#Determinants of #transmission #risk during the late stage of the West African #Ebola #epidemic (Am J Epidemiol., abstract)

[Source: US National Library of Medicine, full page: (LINK). Abstract, edited.]

Am J Epidemiol. 2019 Apr 3. pii: kwz090. doi: 10.1093/aje/kwz090. [Epub ahead of print]

Determinants of transmission risk during the late stage of the West African Ebola epidemic.

Robert A1, Edmunds WJ1, Watson CH1, Henao-Restrepo AM2, Gsell PS2, Williamson E3, Longini IM4, Sakoba K5, Kucharski AJ1, Touré A5, Nadlaou SD5, Diallo B6, Barry MS5, Fofana TO5, Camara L5, Kaba IL5, Sylla L5, Diaby ML5, Soumah O5, Diallo A5, Niare A5, Diallo A5, Eggo RM1.

Author information: 1 Department of Infectious Disease Epidemiology, London School of Hygiene & Tropical Medicine, UK. 2 World Health Organization, Geneva, Switzerland. 3 Department of Medical Statistics, London School of Hygiene &Tropical Medicine, UK. 4 Department of Biostatistics, University of Florida, USA. 5 WHO Ebola vaccination team, Guinea. 6 WHO Ebola vaccination team, Guinea, Ministry of Health, Guinea.

 

Abstract

Understanding risk factors for Ebola transmission is key for effective prediction and design of interventions. We used data on 860 cases in 129 chains of transmission from the latter half of the 2013-16 Ebola outbreak in Guinea. Using negative binomial regression, we determined characteristics associated with the number of secondary cases resulting from each infected individual. We found that attending an Ebola Treatment Unit was associated with a 38% decrease in secondary cases (Incident rate ratio (IRR) 0.62, 95%CI: 0.38, 0.99) in individuals that did not survive. Unsafe burial was associated with a higher number of secondary cases (IRR 1.82, 95%CI: 1.10, 3.02). The average number of secondary cases was higher for the first generation of a transmission chain (mean = 1.77), compared with subsequent generations (mean = 0.70). Children were least likely to transmit (IRR 0.35 (95%CI: 0.21, 0.57) compared with adults, whereas older adults were associated with higher numbers of secondary cases. Men were less likely to transmit than women (IRR 0.71 (95%CI: 0.55, 0.93)). This detailed surveillance dataset provided an invaluable insight into transmission routes and risks. Our analysis highlights the key role that age, receiving treatment, and safe burial played in the spread of EVD.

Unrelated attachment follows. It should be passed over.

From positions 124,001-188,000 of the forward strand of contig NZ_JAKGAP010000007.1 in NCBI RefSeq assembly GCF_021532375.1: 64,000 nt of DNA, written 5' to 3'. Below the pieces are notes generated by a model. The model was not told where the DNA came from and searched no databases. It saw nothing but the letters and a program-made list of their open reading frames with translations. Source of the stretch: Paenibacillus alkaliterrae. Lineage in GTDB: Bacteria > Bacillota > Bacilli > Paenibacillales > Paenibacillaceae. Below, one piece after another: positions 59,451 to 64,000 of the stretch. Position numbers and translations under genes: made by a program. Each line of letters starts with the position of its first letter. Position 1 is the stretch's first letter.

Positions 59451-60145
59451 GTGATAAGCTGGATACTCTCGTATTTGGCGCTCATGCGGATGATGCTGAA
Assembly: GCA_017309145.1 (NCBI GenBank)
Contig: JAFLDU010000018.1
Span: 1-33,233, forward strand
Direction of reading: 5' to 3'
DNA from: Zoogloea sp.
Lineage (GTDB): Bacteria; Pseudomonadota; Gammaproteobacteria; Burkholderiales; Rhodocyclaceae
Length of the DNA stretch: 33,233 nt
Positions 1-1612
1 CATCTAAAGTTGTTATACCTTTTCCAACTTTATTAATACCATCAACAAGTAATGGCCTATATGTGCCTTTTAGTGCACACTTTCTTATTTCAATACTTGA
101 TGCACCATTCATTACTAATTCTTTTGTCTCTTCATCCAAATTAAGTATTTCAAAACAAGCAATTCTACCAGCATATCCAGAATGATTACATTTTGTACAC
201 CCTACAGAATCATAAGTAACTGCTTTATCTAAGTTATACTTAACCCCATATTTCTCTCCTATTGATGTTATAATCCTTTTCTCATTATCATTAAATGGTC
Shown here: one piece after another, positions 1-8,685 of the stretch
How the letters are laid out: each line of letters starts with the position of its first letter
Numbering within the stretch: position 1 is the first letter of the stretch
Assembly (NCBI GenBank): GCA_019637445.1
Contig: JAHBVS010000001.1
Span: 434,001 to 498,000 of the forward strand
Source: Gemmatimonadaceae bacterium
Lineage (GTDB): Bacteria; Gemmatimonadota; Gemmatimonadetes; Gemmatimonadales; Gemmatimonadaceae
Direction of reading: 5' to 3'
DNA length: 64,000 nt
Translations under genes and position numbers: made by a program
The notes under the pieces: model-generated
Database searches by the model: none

© The Author(s) 2019. Published by Oxford University Press on behalf of the Johns Hopkins Bloomberg School of Public Health.

KEYWORDS: Ebola; Guinea; Multiple imputation; Regression analysis; Risk factors

PMID: 30941398 DOI: 10.1093/aje/kwz090

Keywords: Ebola; Ebola-Makona; West Africa.

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Published by

Giuseppe Michieli

I am an Italian blogger, active since 2005 with main focus on emerging infectious diseases such as avian influenza, SARS, antibiotics resistance, and many other global Health issues. Other fields of interest are: climate change, global warming, geological and biological sciences. My activity consists mainly in collection and analysis of news, public services updates, confronting sources and making decision about what are the 'signals' of an impending crisis (an outbreak, for example). When a signal is detected, I follow traces during the entire course of an event. I started in 2005 my blog ''A TIME'S MEMORY'', now with more than 40,000 posts and 3 millions of web interactions. Subsequently I added an Italian Language blog, then discontinued because of very low traffic and interest. I contributed for seven years to a public forum (FluTrackers.com) in the midst of the Ebola epidemic in West Africa in 2014, I left the site to continue alone my data tracking job.

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